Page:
Finally, after an ice-cream and a very leisurely stroll, the Englischer Garten provided the perfect spot for one last beverage. The Englischer Garten hosts Munich’s second-largest but oldest beer garden right next to the Chinese Tower.
As one of Europe’s largest city parks, it is definitely worth an hour or two to lose yourself in its natural glory.
Pinakothek Der Moderne
I’m not sure where my love and appreciation of modern art have come from, but a visit to a city’s museum of modern art seems to be a fairly permanent feature on my weekend travels.
The museum houses four different collections under one roof. A single ticket allows visitors to access artwork, architecture, design and work on paper. The artwork on display is from 1900 onwards and picks up where the Neue Pinakothek ends. I particularly enjoyed the surrealist and cubist work of Dali and Picasso.
The museum is open Tuesday to Sunday with adult entry costing €10. If you have an hour to two and enjoy modern art then I would suggest a visit to the Pinakothek Der Moderne is well worth it.
Dachau Concentration Camp
Visiting a concentration camp isn’t an easy or fun day trip, however, nor is it just a tick in the tourist box. I have long held the view that we have a moral responsibility to educate ourselves, respect and remember the millions of people who suffered under the Nazi regime during World War Two. With that in mind, a visit to Dachau was an absolute priority for our trip to Munich.
Dachau is located just outside the city and easily accessed by train in twenty-five minutes. The S2 train from the Hauptbahnhof will take you to Dachau station. The memorial is open year-round 8 am – 5 pm excluding the 24th of December and entry is free. If you do wish, there are audio guides, guided tours and brochures which can be organised through the information centre or online prior to your visit.
We decided to visit early on a Sunday morning, taking the view that it might be a little quieter. As we arrived it was as though we stepped into a vacuum. The whole place felt thick and heavy with silence. As you cross the road from the visitor centre, you follow train tracks through the gates, the gates which bare the infamous ‘Arbeit Macht Frei.’ From that point onwards I don’t think I spoke to my husband for the next two hours as we made our way around the site and exhibitions. It wasn’t until we sat down to dinner that evening, took stock and debriefed each other on our feelings from the day.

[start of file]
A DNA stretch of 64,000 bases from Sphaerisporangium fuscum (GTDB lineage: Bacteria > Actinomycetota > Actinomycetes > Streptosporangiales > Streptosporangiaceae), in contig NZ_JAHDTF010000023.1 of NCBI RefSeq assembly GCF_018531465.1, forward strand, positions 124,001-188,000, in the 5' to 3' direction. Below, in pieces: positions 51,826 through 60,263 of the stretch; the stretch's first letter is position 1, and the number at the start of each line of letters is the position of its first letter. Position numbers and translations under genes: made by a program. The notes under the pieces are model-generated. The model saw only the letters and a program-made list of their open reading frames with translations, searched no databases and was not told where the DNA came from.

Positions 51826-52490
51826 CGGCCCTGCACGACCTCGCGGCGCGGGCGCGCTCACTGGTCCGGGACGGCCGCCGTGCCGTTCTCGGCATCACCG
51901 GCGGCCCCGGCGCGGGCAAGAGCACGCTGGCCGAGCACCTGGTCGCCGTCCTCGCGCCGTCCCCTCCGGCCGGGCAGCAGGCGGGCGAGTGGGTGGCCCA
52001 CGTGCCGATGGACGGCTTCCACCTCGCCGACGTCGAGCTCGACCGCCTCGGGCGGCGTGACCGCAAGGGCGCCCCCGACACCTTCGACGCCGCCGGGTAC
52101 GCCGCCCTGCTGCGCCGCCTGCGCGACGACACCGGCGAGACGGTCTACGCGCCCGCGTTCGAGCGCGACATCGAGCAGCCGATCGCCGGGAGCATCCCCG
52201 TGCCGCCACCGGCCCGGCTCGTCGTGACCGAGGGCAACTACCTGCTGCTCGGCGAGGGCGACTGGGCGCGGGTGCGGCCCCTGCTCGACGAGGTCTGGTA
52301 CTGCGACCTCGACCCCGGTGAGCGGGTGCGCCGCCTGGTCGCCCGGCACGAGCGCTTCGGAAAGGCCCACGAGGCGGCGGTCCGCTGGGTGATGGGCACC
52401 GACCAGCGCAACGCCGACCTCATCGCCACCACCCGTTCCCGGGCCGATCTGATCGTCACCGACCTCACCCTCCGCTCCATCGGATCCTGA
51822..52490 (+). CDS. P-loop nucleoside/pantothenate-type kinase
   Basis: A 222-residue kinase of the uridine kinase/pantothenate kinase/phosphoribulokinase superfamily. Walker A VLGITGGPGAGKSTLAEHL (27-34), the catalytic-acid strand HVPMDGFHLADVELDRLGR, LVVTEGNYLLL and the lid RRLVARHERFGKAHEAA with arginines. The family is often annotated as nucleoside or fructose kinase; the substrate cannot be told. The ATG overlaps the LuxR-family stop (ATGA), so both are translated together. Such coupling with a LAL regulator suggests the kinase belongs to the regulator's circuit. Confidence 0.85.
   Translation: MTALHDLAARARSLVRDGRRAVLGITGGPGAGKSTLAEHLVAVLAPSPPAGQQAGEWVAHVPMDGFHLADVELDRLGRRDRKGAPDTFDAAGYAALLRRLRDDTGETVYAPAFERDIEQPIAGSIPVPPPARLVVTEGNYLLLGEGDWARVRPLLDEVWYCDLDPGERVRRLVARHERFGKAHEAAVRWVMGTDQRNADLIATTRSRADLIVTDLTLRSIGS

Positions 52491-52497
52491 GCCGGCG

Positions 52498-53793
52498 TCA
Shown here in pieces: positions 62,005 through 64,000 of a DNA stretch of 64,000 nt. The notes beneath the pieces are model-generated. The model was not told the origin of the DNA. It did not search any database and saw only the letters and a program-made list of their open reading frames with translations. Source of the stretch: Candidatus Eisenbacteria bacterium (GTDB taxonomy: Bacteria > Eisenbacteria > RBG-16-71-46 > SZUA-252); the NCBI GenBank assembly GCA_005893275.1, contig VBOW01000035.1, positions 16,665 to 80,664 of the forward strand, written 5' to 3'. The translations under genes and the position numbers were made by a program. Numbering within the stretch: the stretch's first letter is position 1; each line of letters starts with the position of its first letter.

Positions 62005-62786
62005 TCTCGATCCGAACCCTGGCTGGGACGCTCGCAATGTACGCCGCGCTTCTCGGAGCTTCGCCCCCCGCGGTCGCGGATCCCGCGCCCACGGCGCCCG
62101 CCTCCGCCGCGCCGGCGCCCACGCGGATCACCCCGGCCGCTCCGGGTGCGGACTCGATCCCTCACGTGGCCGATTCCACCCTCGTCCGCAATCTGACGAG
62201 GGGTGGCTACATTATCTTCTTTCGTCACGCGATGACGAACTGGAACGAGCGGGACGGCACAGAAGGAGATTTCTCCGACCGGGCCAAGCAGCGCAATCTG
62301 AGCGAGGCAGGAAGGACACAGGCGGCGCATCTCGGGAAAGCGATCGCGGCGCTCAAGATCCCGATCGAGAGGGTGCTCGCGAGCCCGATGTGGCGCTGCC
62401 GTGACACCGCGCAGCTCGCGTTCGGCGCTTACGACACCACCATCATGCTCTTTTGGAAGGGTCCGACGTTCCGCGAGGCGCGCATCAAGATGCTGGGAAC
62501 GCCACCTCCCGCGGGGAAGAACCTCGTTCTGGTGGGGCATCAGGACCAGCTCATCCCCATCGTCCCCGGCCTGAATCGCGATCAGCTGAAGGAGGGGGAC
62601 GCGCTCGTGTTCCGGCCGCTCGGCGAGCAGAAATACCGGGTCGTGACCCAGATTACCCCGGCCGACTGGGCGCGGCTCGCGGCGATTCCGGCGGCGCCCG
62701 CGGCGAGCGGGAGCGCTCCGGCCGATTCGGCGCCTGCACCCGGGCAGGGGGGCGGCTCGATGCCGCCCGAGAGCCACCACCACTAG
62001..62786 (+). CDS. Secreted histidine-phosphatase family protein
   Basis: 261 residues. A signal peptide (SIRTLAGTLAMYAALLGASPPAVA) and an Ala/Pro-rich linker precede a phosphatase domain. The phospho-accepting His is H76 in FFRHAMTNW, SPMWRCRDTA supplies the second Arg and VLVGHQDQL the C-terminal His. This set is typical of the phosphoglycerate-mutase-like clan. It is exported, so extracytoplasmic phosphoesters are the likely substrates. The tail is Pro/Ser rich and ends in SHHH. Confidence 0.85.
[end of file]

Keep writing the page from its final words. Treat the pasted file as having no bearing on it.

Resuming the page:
The sheer scale of the site was shocking, row upon row of hollowed out, gravelled rectangles, the outlines an echo of barracks long since torn down. Gas chambers, empty buildings harbouring absolute horror in every inch of its structure. It was difficult to reconcile what I knew to be true with these empty shells, with sunlight streaming through empty windows and bird song carried on the breeze.
Whilst our visit was emotionally draining and a uniquely personal experience for us both in different ways. I can say with conviction that it was worth it and something every traveller to Munich must do.
Our trip to Munich was fabulous and almost unexpectedly so. I loved learning about the history of the city, both recent and long since passed. Like so many of our weekend adventures, I left feeling that there was more to do and see. I am sure a return visit to Munich will be on cards at some point. If I can tear myself away from roasted pork knuckle then I would be keen to explore what the Munich foodie scene has to offer. There is also the small matter of a day trip to Neuschwanstein Castle to consider as well!
2 thoughts on “Munich: A quick guide to 3 days in the Bavarian capital”